Skip to main content

Defender of the Fatherland Day


February 23rd is one of my favourite holidays here called Defender of the Fatherland Day (День защитника Отечества). The date itself is of no historic significance, but the holiday is very popular in Russia. It is celebrated in many CIS countries as well.

The holiday dates back to 1918, when during the Russian Civil War the first mass draft into the Red Army occured in Petrograd (now Saint-Petersburg) and Moscow. So its original name was Red Army Day (День Красной Армии) which was later changed to Soviet Army and Navy Day (День Советской Армии и Военно-Морского флота). After 1991, the holiday got its current name. On this holiday we generally congratulate all men including those who never served in the army, even young boys. We sometimes call it the Men's Day =) And that's why I love this day - it gives me another chance to do something nice for my husband who is the best man for me in the whole world. I also remember my father on this day. He was a real Man, and he is greatly missed by his family now.


For us the celebration started yesterday morning with a sports holiday in the kindergarten where our daughter goes. There were funny competitions for dads and children, poems and songs. We had a great time. And tonight a family party with a cake and something yummy for dinner will follow =)

Dear men, have a wonderful day!


The blog post was made with the help of Wikipedia and timeanddate.com

Comments

Popular posts from this blog

Clients vs translators: how do we show that we're honest?

This is a personal post, and I'd really like to hear the opinion of my colleagues about such situations and how to deal with them. My situation is kind of like the one described in Mox's blog . In December a new prospective client wrote to me asking about my availabiility for a new project. When I read the overall description of the project, I got really interested in it. But the client needed to know exactly how much time it would take and how much it would cost. No problem, just send me the text to look through or a part of it so I could get the gist of the style, level of complexity etc. In the reply that person just stated the wordcount, but there was no sample. I thought, maybe they didn't understand me. English is not my native language after all. In my reply, I stated the estimated time and cost based on the client's wordcount, but I repeated the request to see a part of the text. And then the person thanked me and ... disappeared.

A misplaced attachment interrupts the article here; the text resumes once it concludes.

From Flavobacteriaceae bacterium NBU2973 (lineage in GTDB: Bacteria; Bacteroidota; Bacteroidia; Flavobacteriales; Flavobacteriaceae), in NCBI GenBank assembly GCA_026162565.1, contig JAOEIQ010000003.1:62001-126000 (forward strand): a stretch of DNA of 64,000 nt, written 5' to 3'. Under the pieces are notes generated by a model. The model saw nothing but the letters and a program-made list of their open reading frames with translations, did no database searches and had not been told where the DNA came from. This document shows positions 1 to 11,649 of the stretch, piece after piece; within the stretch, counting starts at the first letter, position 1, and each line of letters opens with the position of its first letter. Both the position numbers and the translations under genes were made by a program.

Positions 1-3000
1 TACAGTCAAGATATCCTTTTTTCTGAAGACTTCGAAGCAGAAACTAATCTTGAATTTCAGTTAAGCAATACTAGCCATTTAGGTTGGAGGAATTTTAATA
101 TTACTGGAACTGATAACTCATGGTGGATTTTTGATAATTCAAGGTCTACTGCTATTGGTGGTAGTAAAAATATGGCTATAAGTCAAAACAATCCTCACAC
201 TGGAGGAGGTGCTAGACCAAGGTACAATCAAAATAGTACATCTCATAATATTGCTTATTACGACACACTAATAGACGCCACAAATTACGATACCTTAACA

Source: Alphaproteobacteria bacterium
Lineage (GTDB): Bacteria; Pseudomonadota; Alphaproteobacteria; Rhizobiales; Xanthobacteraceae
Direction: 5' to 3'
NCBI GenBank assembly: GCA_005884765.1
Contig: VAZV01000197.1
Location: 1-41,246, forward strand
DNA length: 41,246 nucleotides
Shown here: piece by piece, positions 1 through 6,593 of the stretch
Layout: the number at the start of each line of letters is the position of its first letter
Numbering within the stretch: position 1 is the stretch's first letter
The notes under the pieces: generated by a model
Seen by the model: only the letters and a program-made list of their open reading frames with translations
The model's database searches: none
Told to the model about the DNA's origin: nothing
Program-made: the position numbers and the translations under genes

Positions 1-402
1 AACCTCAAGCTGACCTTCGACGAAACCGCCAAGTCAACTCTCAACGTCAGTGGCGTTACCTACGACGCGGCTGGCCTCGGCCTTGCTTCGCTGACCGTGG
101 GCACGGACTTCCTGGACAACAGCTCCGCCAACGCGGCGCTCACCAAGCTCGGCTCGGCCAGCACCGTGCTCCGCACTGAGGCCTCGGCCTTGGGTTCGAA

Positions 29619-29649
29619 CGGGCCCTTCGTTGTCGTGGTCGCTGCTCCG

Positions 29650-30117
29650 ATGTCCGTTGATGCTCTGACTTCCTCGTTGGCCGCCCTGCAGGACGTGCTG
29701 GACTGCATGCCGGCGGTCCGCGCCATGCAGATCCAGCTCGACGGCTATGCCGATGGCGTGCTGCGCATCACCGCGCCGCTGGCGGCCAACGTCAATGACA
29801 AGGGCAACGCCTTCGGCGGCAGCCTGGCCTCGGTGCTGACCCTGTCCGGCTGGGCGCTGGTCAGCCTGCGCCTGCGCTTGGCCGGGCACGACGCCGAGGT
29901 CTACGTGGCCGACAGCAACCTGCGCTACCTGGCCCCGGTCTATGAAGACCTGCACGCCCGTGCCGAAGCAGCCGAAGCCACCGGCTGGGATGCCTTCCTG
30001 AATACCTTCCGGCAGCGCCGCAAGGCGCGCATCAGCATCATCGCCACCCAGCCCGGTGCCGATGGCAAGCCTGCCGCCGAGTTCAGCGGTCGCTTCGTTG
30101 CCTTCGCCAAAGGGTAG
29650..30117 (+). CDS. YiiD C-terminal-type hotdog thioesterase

15 interesting facts about the English language

I prepared this list for one of my English classes. And then it dawned on me that I can share it with you, too! So here are 15 facts about the English language that I find very interesting. Hope you do, too ;) Rudyard Kipling was fired as a reporter for the San Francisco Examiner. His dismissal letter said, "I'm sorry, Mr. Kipling, but you just don't know how to use the English language. This isn't a kindergarten for amateur writers." No language has more synonyms than English.

So you are a busy freelancer. How to keep your blog alive?

I decided to write this post thanks to my dear Twitter friend and colleague Sarai Pahla who mentioned once on Twitter that she honestly wonders how I find time for blogging regularly. Well, I am about to share my secret with you now. I am also going to share a couple tricks that help other blogging translators. Interested? Then read further.